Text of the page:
Vampire Bats Attacking Cattle as Rain Forest Falls
for National Geographic News
|August 20, 2007|
Vampire bats in Latin America are turning their fangs on cattle as rain forest is being cleared to make way for livestock, new research shows.
Scientists made the find by studying changes in the breath of vampire bats in Costa Rica.
The researchers discovered that the bats are finding meatier victims to sink their fangs into as the habitat of wild forest mammals disappears and is turned into livestock pasture.
A study led by Christian Voigt from the Leibniz Institute for Zoo and Wildlife Research in Berlin, Germany, found the blood-seeking bats are switching to cattle from rain forest prey such as tapirs and piglike peccaries.
The study team investigated which animals the bats were targeting by analyzing the chemical signatures, called isotopes, in the carbon dioxide they exhaled soon after eating.
Cattle and rain forest mammals feed on different plants that can be distinguished by their carbon isotopes. Since these chemical clues are present in prey's blood, the signature in the bats' breath varies with their meals.
The study clearly indicated that the vampires' most recent victims were almost always cattle, the team said.
The findings don't mean that vampire bats prefer bovine blood, the team said. Instead, they suggest that livestock are simply easier for the bats to find.
Voigt compared the vampire's dining options to that of a hungry human looking for a hot dog.
"One supplier is moving with a small van through the streets of the town, and it is not predictable for you where the van shows up," he said.
"The other supplier is in a snack bar with a permanent address. You most likely wouldn't go searching [for] the hot dog van but [would instead] go to the snack bar. Vampires are basically doing the same."
Vampires on the Rise
The research, which is published online in the Journal of Comparative Physiology B, came in response to reports from Costa Rican cattle ranchers of increased vampire attacks in the region.
Only three bat species are vampires, all of which are confined to Latin America. Just one of these, the common vampire bat, feeds on mammal blood.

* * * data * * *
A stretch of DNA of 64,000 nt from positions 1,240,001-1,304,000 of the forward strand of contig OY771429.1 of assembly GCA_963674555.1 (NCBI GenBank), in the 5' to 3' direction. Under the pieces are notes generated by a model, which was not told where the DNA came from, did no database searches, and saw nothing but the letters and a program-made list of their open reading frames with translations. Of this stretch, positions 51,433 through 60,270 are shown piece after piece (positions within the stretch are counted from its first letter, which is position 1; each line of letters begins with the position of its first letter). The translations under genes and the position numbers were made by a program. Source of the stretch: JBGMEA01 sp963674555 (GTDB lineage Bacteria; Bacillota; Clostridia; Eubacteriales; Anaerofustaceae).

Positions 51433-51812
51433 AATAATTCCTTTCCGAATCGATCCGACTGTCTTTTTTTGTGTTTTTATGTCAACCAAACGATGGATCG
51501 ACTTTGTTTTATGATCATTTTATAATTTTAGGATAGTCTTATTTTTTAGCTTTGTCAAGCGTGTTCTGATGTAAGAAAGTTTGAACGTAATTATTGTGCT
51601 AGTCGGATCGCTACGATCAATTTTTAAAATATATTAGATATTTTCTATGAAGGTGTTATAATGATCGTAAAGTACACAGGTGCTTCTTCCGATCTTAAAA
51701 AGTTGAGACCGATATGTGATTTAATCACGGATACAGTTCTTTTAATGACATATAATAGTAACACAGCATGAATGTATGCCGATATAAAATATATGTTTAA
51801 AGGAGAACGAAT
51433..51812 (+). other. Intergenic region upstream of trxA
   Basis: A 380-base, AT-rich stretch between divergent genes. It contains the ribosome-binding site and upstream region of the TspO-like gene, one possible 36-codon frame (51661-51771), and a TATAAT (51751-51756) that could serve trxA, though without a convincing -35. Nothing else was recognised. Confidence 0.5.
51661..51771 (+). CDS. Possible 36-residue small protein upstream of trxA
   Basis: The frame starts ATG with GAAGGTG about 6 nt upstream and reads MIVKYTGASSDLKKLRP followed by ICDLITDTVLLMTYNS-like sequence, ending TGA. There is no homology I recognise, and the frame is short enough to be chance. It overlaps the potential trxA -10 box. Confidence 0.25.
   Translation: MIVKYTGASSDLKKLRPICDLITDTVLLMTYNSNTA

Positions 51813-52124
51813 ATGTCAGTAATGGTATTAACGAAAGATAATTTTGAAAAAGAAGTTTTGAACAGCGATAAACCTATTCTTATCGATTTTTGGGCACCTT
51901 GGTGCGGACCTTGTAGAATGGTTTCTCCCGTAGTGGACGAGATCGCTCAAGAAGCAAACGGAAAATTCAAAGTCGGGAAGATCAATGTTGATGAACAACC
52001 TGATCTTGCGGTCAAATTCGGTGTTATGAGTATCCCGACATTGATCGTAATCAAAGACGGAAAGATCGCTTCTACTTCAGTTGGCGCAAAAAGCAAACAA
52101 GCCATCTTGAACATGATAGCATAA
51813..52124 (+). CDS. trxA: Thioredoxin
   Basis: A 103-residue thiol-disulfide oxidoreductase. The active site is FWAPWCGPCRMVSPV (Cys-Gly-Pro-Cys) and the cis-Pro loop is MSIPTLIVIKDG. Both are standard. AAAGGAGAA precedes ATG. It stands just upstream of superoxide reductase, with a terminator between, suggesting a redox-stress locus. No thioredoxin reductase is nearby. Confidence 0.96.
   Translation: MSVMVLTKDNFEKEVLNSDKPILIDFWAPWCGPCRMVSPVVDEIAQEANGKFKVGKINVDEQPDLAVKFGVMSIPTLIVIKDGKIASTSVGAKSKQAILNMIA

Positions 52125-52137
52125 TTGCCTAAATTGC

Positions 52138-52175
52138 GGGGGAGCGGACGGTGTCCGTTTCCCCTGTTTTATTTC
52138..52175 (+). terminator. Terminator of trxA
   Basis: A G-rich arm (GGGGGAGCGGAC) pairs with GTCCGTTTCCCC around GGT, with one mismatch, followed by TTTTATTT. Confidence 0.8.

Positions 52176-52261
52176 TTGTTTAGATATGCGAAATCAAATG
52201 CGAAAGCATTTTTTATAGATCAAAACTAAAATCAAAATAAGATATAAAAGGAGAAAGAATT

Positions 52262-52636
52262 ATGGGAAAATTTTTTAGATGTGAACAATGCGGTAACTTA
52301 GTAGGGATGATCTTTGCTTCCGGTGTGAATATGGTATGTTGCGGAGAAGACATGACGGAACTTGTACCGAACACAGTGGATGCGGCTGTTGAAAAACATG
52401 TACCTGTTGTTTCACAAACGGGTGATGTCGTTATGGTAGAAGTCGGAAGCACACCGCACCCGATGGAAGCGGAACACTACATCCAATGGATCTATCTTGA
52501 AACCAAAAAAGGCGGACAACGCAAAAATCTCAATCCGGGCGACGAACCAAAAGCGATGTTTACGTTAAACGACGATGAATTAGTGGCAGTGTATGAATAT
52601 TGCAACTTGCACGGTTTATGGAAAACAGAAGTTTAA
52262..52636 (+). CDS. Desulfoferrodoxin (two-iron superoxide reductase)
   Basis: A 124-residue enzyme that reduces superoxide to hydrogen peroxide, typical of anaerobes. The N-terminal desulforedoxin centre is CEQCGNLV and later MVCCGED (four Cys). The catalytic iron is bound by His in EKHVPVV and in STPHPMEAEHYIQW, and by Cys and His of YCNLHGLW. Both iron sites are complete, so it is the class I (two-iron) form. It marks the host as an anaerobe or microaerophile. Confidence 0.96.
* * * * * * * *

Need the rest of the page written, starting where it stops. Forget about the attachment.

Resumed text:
Attacking at night, the bat doesn't suck its victims' blood but laps it up from tiny puncture wounds made with two sharp fangs. An anticoagulant in the bat's saliva keeps its nutritious meal from clotting.
Anecdotal evidence suggests that vampire bat numbers have increased significantly over the past 50 years, Voigt said.
This rise is widely attributed to deforestation, a theory bolstered by recent surveys of bat populations conducted by Voigt's team, he added.
A survey in virgin rain forest in the remote Amazon detected only a few vampires, Voigt said, but a survey of disturbed rain forest in the Andean foothills showed the winged blood-seekers to be the most abundant bat species.
No livestock were found near the Amazonian site, Voigt said, "whereas at the other site numerous pastures with cattle were present."
Livestock farming is seen as a leading cause of rain forest destruction in Central and South America.
(Related: "Amazon Deforestation Drops 25 Percent, Brazil Says" [August 14, 2007].)
In the Amazon, around 60 percent of deforestation between 2000 and 2005 can be attributed to cattle ranching, according to estimates based on figures from the Brazilian National Institute of Space Research and the United Nations Food and Agriculture Organization.
The growing number of vampire bats in cattle-ranching areas has also been blamed for the spread of disease among both humans and domesticated animals.
In just two months in 2005, 1,300 people in northern Brazil were treated for rabies after suffering bat bites. Twenty-three of the patients died, according to reports.
Voigt said that habitat conservation, along with efforts to reduce wildlife poaching, is crucial to minimizing the overall impact of vampire bats and their late-night raids.
"If rain forest mammals such as tapirs and peccaries are killed, there is no alternative left for vampires to get blood from," he said.
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